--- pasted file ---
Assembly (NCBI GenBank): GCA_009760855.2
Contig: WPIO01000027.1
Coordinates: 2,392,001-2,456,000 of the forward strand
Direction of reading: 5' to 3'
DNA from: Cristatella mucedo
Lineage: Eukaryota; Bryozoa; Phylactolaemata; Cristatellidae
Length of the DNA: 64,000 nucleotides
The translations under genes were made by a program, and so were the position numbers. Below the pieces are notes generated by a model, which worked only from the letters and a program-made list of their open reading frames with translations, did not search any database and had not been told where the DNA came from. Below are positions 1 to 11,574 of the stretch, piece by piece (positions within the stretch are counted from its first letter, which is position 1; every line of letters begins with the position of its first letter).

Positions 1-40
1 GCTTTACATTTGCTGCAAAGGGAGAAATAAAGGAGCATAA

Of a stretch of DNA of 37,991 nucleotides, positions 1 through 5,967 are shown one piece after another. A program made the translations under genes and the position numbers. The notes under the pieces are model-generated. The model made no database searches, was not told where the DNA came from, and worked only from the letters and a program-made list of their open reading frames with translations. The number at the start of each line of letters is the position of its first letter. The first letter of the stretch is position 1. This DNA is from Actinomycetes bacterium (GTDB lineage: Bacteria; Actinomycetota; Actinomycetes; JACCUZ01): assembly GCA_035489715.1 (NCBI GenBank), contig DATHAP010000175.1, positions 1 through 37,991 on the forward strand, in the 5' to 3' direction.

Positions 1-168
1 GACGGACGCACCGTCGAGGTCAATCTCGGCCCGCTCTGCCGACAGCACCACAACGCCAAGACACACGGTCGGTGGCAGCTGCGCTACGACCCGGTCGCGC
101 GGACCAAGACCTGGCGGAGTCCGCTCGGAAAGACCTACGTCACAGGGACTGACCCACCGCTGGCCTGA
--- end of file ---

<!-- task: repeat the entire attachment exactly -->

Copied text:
Assembly (NCBI GenBank): GCA_009760855.2
Contig: WPIO01000027.1
Coordinates: 2,392,001-2,456,000 of the forward strand
Direction of reading: 5' to 3'
DNA from: Cristatella mucedo
Lineage: Eukaryota; Bryozoa; Phylactolaemata; Cristatellidae
Length of the DNA: 64,000 nucleotides
The translations under genes were made by a program, and so were the position numbers. Below the pieces are notes generated by a model, which worked only from the letters and a program-made list of their open reading frames with translations, did not search any database and had not been told where the DNA came from. Below are positions 1 to 11,574 of the stretch, piece by piece (positions within the stretch are counted from its first letter, which is position 1; every line of letters begins with the position of its first letter).

Positions 1-40
1 GCTTTACATTTGCTGCAAAGGGAGAAATAAAGGAGCATAA

Of a stretch of DNA of 37,991 nucleotides, positions 1 through 5,967 are shown one piece after another. A program made the translations under genes and the position numbers. The notes under the pieces are model-generated. The model made no database searches, was not told where the DNA came from, and worked only from the letters and a program-made list of their open reading frames with translations. The number at the start of each line of letters is the position of its first letter. The first letter of the stretch is position 1. This DNA is from Actinomycetes bacterium (GTDB lineage: Bacteria; Actinomycetota; Actinomycetes; JACCUZ01): assembly GCA_035489715.1 (NCBI GenBank), contig DATHAP010000175.1, positions 1 through 37,991 on the forward strand, in the 5' to 3' direction.

Positions 1-168
1 GACGGACGCACCGTCGAGGTCAATCTCGGCCCGCTCTGCCGACAGCACCACAACGCCAAGACACACGGTCGGTGGCAGCTGCGCTACGACCCGGTCGCGC
101 GGACCAAGACCTGGCGGAGTCCGCTCGGAAAGACCTACGTCACAGGGACTGACCCACCGCTGGCCTGA